Swinson gained his first cap when South Africa beat Scotland on their home ground earlier this year in a quadrangular tournament with the hosts, Samoa and Italy, and it is a sign of the 26-year-old’s rapid progress that he now finds himself jostling for position at the head of the queue in a situation where six into two simply don’t go.
He cares little about the politics, however, having played in Australia and at Newcastle without England taking any notice of his claims for an international call-up. Having been sounded out about his Scottish roots, and enticed to Glasgow, he is now enjoying a new lease of life. But, still, he is not about to start celebrating or shouting from the rooftops, instead simply focus on putting in performances week after week that make it impossible for the coach to leave him out.
“I’ve worked hard to get here and played with a chip on my shoulder for my whole career,” he said after the game. “I’ve been told that I don’t fit the position and that is something I have worked on. But the coaches at Glasgow and Scotland have had faith in me and hopefully I’m repaying that now. But it’s not just me, it’s the team to be honest. I can play as well as I did today or be as comfortable as I am in the squad, but all the way from one to 15 it is a team effort. We have some fantastic guys in the tight five, great older players helping people like me through and, really, I just want to win for Scotland. It’s as simple as that.”
What has impressed Scotland’s coaches most has been the steel inside Swinson, a never-say-die approach that ensures he is a player that can be counted upon to face up to whatever is thrown at him and not take a backward step.
That much was obvious in the summer when he led Scotland’s fight against South Africa in Nelspruit for the first hour, before the loss of his second row partner Jim Hamilton to a yellow card, the fatigue of a first-ever Test match and a Boks resurgence began to take effect.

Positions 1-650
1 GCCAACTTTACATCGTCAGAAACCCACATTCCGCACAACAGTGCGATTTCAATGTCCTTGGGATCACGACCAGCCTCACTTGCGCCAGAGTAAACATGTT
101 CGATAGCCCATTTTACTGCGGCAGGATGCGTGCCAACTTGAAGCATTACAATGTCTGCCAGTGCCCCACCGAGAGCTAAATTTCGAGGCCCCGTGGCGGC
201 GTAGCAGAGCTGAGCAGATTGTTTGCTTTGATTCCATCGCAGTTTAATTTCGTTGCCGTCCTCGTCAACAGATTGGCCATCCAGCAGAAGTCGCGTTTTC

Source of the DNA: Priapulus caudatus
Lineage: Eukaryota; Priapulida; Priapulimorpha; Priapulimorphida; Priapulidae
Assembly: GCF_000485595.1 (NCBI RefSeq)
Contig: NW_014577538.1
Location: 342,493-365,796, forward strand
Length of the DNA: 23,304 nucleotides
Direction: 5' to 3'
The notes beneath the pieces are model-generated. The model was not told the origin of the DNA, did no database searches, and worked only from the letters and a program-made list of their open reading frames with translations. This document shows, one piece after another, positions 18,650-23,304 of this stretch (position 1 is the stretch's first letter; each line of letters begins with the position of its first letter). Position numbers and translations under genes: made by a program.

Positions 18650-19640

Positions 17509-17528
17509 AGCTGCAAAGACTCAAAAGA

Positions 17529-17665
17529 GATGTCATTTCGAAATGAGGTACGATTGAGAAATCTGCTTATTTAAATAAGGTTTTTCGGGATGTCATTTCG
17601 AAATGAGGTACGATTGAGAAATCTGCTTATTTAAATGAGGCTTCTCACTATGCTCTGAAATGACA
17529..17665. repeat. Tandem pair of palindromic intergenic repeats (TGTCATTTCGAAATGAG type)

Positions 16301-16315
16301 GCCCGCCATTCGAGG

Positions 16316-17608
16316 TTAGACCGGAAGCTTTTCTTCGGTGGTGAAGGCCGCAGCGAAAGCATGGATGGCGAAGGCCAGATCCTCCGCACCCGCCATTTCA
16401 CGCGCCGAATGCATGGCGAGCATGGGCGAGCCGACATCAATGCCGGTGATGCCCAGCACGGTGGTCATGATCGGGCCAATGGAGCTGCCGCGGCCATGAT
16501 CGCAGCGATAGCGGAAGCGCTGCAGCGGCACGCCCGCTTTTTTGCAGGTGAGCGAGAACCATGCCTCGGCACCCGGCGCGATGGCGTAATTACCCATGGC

“Playing in an international is like going through a battle,” he said. “You barely get out the other side and you think ‘I can’t do that again’, and then two days later you desperately want to do it again. It’s a tough old job. It’s Test rugby, and if you think you are going to come for a walk in the park you are kidding yourself. This week I played well, and next week I have got to push on if I am to keep the shirt but competition is what you live off in professional sport. If there is no competition people struggle to improve. It gives the coaches great options and keeps everyone on their toes.”
That is a truth that will be consuming the minds of Scott Johnson and his assistants today as Alastair Kellock is struggling to recover from concussion. Swinson might appear nailed on to start against South Africa, not least because they will not enjoy seeing the debutant of Nelspruit again, but with Hamilton and Gray desperate for starting berths - and having done little wrong since their respective summer tours with Scotland and the Lions – and Johnson eager to hand Gilchrist and the younger Gray “more miles on the clock” off the bench at some point, it is not clear-cut.
One assumes, however, that Swinson’s performance has sent the kind of message of the reality of competition to those four that Johnson has been striving to push, and for that reason alone he will retain the no4 jersey for this week. He is certainly eager to take his learning in the world of international rugby to the next level and find a performance that again competes with a formidable Springboks side, and, crucially, proves that the summer performance by him and his teammates was not a flash in the pan.
“South Africa are going to bring their style of rugby which is big physical runners coming through,” he acknowledged, with a hint of a smile. “It’s good to test yourself against the top teams in the world; something to relish. We know what is coming and we have to step up for that.”
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